Nigeria Offers Artwork to British Museum for Return of Looted Bronzes
A Nigerian group of artists has offered to donate artworks to the British Museum in London to encourage it to return the priceless Benin Bronzes that were looted from the city’s royal court by British troops in 1897.
The Ahiamwen Guild of artists and bronze casters said that it wants to change the terms of the debate by giving the British Museum contemporary artworks, untainted by any history of looting, that showcase Benin City’s modern-day culture.
“We never stopped making the bronzes even after those ones were stolen,” said Osarobo Zeickner-Okoro, a founding member of the new guild and the instigator of the proposed donation. “I think we make them even better now.”
“Part of the crime that’s been committed, it’s not just ok, these were looted, it’s the fact that you’ve portrayed our civilisation as a dead civilisation, you’ve put us among ancient Egypt or something.”
The looted bronze were created in Benin, Edo State, Nigeria from the 16th century onwards, the bronze and brass sculptures are among Africa’s finest and most culturally significant artefacts.
Many of the looted bronze artworks are currently hosted in European museums.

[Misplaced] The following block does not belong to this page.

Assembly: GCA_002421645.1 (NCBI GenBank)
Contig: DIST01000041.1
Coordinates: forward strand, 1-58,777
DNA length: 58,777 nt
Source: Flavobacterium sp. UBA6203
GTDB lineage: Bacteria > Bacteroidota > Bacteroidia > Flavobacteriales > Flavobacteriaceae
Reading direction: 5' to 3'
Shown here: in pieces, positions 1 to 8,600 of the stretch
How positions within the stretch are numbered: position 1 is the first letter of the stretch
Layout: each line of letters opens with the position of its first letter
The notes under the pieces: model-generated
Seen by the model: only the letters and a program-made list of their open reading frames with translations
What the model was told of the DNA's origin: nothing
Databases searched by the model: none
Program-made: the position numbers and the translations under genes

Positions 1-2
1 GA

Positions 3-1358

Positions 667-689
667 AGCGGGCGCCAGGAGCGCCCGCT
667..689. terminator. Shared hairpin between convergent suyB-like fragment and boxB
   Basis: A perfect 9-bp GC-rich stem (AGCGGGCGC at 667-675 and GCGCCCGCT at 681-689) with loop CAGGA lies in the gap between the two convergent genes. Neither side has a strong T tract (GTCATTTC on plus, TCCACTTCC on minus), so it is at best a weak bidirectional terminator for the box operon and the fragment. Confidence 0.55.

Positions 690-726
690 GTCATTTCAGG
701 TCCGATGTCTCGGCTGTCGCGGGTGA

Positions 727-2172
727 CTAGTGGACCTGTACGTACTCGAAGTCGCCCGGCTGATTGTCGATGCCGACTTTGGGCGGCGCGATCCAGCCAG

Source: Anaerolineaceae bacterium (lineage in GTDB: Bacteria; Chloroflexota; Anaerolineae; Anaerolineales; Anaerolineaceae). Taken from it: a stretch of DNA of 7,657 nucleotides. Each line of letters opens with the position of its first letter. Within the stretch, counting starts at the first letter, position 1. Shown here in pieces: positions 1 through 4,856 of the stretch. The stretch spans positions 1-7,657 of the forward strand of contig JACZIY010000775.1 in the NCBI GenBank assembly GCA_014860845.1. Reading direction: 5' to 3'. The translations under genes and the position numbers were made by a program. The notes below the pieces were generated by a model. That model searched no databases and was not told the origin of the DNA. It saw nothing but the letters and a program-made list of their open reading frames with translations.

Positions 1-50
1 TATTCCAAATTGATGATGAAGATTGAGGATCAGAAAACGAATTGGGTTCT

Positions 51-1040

It was reported that the British Museum said the offer was a matter of discussion between itself and the group offering the objects.
The artworks offered to the British Museum was unveiled in Benin City in a ceremony attended by a member of the royal court, include a 2-metre-by-2-metre bronze plaque with carvings representing historical events in Benin, and a life-size ram made entirely from spark plugs.
Zeickner-Okoro, who travelled from Benin City to London this month partly to advance his initiative, said he had a meeting coming up with curators from the museum’s Africa department.
While Germany has said it wants to return Benin Bronzes from its museums to Nigeria, the British Museum, which houses the largest and most significant collection of the items, has not made a clear commitment to return the objects.
British Museum on its website quoted its director, Hartwig Fischer, saying he had an audience with the Oba, or king, of Benin in 2018 “which included discussion of new opportunities for sharing and displaying objects from the Kingdom of Benin”.
Zeickner-Okoro, who grew up partly in Britain before moving back to Benin City, acknowledged that the Benin Bronzes’ presence in European museums had allowed them to reach a global audience.
He, however, said the British Museum should return the bronze to the place and the people that created them.
“The descendants of the people who cast those bronzes, they’ve never seen that work because most of them can’t afford to fly to London to come to the British Museum,” Zeickner-Okoro said.
“They have these catalogues, PDF copies of the catalogue from the British Museum, which they use to reference the work of their ancestors, and I think it’s so sad.”
A bronze caster in Benin City shares Zeickner-Okoro’s sentiment and sees no justification for European museums holding onto loot.
“They must bring it back. It is not their father’s property. The property belongs to the Oba of Benin,” Nosa Ogiakhia said.